Silenced Chinese artist Ai Weiwei forced to let art and others talk for him

May 11, 2011

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(Peter Macdiarmid/Getty Images)
Ai Weiwei holds some of his 100 million porcelain replica Unilever Installation 'Sunflower Seeds' at The Tate Modern in London.

Since the beginning of the year, dozens of lawyers, bloggers and activists have been detained as part of China's crackdown on the internet-rumored "Jasmine Revolution".

Hillary Clinton, U.S. Secretary of State, said opposing democratic rights was “a fool’s errand” for China and called the current regimes record on human rights “deplorable”. China responded that its progress on human rights is an objective fact.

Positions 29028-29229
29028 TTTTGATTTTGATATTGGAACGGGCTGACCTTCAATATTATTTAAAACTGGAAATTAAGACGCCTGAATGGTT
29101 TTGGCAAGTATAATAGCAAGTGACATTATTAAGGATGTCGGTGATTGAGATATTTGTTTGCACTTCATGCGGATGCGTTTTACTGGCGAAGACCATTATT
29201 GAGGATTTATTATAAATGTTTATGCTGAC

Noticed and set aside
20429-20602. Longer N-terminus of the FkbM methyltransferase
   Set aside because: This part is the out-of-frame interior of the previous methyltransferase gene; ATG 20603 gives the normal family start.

The recent detention that’s attracted the most attention is of Chinese artist Ai Wei Wei.

International audiences best know Ai Weiwei for his work helping design the “Bird’s Nest,” the iconic stadium built for the Beijing Olympics. Exhibitions of his work continue to open around the world, including new projects in Berlin and London, keeping his profile high.

Last week, his first public art exhibition in the US opened in Central Park, but he couldn't attend because Chinese authorities detained him on suspicion of “economic crimes” in early April.

Filmmaker and journalist Allison Klayman was at the New York opening of “Zodiac head”, an outdoor public exhibit.  She's been filming Ai Weiwei for two years for her upcoming documentary on the artist, entitled “Ai Weiwei: Never Sorry”.

Ai Weiwei: Never Sorry TEASER from Ai Weiwei: Never Sorry on Vimeo.